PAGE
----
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Partial transcript of interview between Dr John Hewson MP and representatives of the National Australia Bank



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Leader of the Opposition

PARTIAL TRANSCRIPT OF INTERVIEW BETWEEN DR JOHN HEWSON MP AND REPRESENTATIVES OF THE NATIONAL AUSTRALIA BANK, MELBOURNE 29 JANUARY 1991

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Jralst i

One of the things in your policy platform is a shift to a

Consumption Tax and with that, changes to the income tax base, including, possibly a flat rate of income tax. What does that mean for company tax under a Hewson government, given the Company Tax so often linked to personal income tax rates?

Hewson:

Well, we haven't announced the details, but if you take by way of an example a conceptual alternative, that is you are moving towards taxing expenditure rather than income, consistent with that approach, you're looking to a world where Company Tax is

lower. Whether we will actually do that in our first 3-year term or not, we will announce in due course. But if you can go to the conceptual ideal of an expenditure tax system, you wouldn't have any company tax. But we are a long way from that - we are moving

towards it. I think there is some need for comparability between the Company Tax rate, though the top personal tax rate. In

saying that, I am not promising a top personal tax rate of 39 cents or anything like that at this stage.

But if you leave a permanent gap, in favour of incorporation, you create a loophole for tax avoidance. And so many individuals have found ways to corporatise themselves rather than operate as salary and wage employees or non-corporate entities. So that is the overriding constraint, but my preference is to obviously get taxes as low as possible which you'll only achieve by getting the

size of government as low as possible.

Jralst:

Sticking with tax, another proposed change is the abolition of Capital Gains Tax and its replacement with what you'd call a Speculative Gains Tax - what's the difference and isn't there a

danger that we will go back to a situation where there is

incentives for seeking assets which provide capital gain rather than assets which produce income and so there is a distortion opening up again the tax system?

Parliament House, Canberra, A.C.T. 2600 Phone 277 4022 COMMONWEALTH PARLIAMENTARY LIBRARY MIC AH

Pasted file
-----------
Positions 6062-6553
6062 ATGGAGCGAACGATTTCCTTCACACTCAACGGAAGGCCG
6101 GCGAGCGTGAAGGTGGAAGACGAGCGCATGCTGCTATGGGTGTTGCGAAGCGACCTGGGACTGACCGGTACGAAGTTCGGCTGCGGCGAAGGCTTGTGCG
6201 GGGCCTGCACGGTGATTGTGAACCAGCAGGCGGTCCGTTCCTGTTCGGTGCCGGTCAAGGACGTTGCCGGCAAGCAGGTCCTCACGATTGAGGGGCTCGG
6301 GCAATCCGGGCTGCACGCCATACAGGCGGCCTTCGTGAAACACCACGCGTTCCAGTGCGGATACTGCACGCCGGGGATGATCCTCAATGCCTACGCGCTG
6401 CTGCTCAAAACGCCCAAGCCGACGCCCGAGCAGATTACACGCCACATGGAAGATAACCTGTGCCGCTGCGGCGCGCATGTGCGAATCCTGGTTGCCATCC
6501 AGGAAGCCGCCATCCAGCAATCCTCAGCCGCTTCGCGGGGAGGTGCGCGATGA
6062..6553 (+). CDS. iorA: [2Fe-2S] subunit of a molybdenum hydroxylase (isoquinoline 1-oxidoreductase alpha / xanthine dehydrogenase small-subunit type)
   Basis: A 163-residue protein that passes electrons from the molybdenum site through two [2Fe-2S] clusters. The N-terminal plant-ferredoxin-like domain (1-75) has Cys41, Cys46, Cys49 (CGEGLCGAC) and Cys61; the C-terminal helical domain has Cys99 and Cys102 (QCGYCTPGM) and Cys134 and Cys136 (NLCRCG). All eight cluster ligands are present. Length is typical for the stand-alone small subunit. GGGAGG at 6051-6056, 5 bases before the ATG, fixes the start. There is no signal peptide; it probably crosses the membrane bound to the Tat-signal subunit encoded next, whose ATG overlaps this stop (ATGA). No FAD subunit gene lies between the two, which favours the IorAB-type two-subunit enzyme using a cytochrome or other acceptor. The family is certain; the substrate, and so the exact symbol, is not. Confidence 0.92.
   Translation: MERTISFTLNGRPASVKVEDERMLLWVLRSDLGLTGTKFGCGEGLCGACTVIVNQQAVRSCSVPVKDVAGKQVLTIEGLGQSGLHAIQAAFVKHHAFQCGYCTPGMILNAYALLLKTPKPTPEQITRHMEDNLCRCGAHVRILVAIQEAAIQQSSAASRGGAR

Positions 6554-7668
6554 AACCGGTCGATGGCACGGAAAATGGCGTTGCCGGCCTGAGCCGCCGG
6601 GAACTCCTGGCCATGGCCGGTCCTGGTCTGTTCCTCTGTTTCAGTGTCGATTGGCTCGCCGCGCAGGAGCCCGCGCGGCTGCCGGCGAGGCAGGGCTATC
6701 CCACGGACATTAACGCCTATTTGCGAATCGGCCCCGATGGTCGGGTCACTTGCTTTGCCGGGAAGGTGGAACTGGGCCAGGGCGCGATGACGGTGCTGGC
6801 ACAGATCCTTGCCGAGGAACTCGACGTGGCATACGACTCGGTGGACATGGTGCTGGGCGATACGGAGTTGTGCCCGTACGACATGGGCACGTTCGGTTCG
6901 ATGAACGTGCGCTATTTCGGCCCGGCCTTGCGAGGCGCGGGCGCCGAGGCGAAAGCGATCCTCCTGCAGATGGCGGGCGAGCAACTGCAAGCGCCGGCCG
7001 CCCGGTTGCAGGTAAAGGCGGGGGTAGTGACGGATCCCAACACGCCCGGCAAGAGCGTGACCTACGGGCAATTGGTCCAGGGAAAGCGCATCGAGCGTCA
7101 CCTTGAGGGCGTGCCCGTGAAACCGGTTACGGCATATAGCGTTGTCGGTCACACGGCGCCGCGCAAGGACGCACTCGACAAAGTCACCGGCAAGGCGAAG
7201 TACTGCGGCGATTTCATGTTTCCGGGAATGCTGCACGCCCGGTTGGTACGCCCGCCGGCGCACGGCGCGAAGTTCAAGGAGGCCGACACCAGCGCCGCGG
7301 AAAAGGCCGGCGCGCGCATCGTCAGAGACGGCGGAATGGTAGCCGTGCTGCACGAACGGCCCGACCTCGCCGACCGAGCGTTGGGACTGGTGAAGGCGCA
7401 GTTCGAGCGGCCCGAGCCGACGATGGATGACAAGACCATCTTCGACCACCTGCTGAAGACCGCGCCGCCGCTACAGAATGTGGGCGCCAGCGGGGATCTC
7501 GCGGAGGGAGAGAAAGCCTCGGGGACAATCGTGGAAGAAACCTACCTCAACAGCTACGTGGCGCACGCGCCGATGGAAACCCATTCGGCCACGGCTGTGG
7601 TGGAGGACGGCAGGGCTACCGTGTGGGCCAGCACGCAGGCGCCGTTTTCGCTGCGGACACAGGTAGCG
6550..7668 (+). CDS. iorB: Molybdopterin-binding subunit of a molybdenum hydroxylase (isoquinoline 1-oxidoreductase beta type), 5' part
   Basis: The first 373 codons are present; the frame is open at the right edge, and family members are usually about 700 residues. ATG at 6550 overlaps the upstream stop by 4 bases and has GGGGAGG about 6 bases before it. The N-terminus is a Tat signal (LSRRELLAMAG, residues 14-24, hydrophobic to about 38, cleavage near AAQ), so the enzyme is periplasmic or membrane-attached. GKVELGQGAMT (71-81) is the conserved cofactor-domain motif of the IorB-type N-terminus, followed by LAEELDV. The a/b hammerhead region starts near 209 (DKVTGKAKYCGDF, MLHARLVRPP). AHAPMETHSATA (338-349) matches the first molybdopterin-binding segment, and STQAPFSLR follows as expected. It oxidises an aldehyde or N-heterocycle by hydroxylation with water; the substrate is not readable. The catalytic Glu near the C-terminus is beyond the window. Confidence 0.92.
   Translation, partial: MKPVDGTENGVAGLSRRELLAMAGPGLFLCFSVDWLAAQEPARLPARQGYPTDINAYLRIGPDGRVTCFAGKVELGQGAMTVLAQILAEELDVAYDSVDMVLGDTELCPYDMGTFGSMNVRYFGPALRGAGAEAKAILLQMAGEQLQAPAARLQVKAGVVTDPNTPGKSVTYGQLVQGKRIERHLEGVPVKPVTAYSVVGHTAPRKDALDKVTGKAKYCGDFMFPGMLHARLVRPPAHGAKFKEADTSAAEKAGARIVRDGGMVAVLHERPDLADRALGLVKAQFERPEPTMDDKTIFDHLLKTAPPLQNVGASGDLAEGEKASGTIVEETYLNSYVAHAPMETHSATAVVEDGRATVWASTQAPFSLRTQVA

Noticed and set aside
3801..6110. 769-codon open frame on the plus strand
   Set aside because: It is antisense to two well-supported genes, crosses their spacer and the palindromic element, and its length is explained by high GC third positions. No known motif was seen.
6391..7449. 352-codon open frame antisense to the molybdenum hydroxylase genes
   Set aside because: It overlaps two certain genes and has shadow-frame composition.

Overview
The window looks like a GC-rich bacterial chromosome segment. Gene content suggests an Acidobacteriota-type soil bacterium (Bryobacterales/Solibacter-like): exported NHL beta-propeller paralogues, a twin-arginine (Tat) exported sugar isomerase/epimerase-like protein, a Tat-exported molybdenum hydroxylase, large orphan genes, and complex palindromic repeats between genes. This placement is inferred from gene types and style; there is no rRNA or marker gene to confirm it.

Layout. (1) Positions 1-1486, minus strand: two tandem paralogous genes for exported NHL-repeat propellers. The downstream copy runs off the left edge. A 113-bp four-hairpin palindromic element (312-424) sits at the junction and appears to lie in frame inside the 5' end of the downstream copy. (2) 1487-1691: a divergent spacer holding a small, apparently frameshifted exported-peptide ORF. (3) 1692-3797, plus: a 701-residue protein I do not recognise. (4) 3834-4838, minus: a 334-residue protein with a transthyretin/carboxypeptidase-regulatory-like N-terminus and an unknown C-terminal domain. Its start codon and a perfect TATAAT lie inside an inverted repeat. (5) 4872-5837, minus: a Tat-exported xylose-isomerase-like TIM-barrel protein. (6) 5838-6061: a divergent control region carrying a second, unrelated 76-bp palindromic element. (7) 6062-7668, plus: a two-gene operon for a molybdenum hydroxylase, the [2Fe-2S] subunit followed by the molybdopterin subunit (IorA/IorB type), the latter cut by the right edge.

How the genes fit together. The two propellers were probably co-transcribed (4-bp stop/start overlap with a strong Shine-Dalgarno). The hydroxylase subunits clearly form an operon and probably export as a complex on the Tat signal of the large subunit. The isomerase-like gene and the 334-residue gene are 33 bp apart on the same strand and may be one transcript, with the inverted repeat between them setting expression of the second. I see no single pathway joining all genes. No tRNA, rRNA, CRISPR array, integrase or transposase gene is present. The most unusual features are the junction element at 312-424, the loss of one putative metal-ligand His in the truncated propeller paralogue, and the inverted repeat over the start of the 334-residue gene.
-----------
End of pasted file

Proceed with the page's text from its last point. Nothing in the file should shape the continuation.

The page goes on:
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Hewson:

Well, the difference is that the present capital gains tax system taxes realised capital gains at, in many cases, the top marginal personal tax rate. It is a very high rate of capital taxation by world standards and the system has some real anomalies. Pre September 1985 assets are tax free and there are minimal

allowances for goodwill or rollover in the case of a business terminating or rolled from one form to another and investment being rolled from one form to another. So it is a very heavy

rate of tax in the context of inflation and a tax system that favours debt rather than equity. You have seen a massive bias in favour of debt. You've seen a massive property and debt

gearing boom as a consequence of that sort of system, in an

inflationary environment. The alternative which we propose is that capital gains tax would be phased down to zero over 5 years - i.e. we would focus on taxing short term speculative gains but give people a positive incentive to put their money at risk in the medium to longer term in equity related investments. Tax as we have described it, would 100% of an assets value but a gain

in an assets value would be taxed if the gain was realised within 12 months, 80% within 2 years, 60% within 3, 40%, 20% and then nothing after the fifth year. We believe that it is balance between dealing with a short-term speculative problem which tends

to have the heavy focus on property and unproductive investment and trying to get people to put their money at risk medium term, in equity investment. I think there is a bit of a trend around the world to lower taxation of long term capital gains. A lot of countries do not tax them after even much shorter periods depending on whether it is shares, property or whatever, but I think it is a world trend to have lower Capital Gains Tax and

lower taxes on long term capital gains which is the sort of

balance that countries have tried to strike.

I think you have also got to look at the rollover and goodwill provisions if you do rollover within 5 years. We are also doing that at the present time. There a lot of anomalies in the

present system in relation to genuine business transactions within 5 years. The other thing you have seen in recent years with investment that has taken place - although, we have had a heavy investment period, a lot of that investment has gone into

the non-traded goods sector, property, computer equipment which really has done much for our import replacement capacity or our export capacity. So, obviously there is a lot wrong with the current system. And I think a key element of it has been

Capital Gains Tax which itself has significantly distorted, in an inflationary environment, the choice between debt and equity.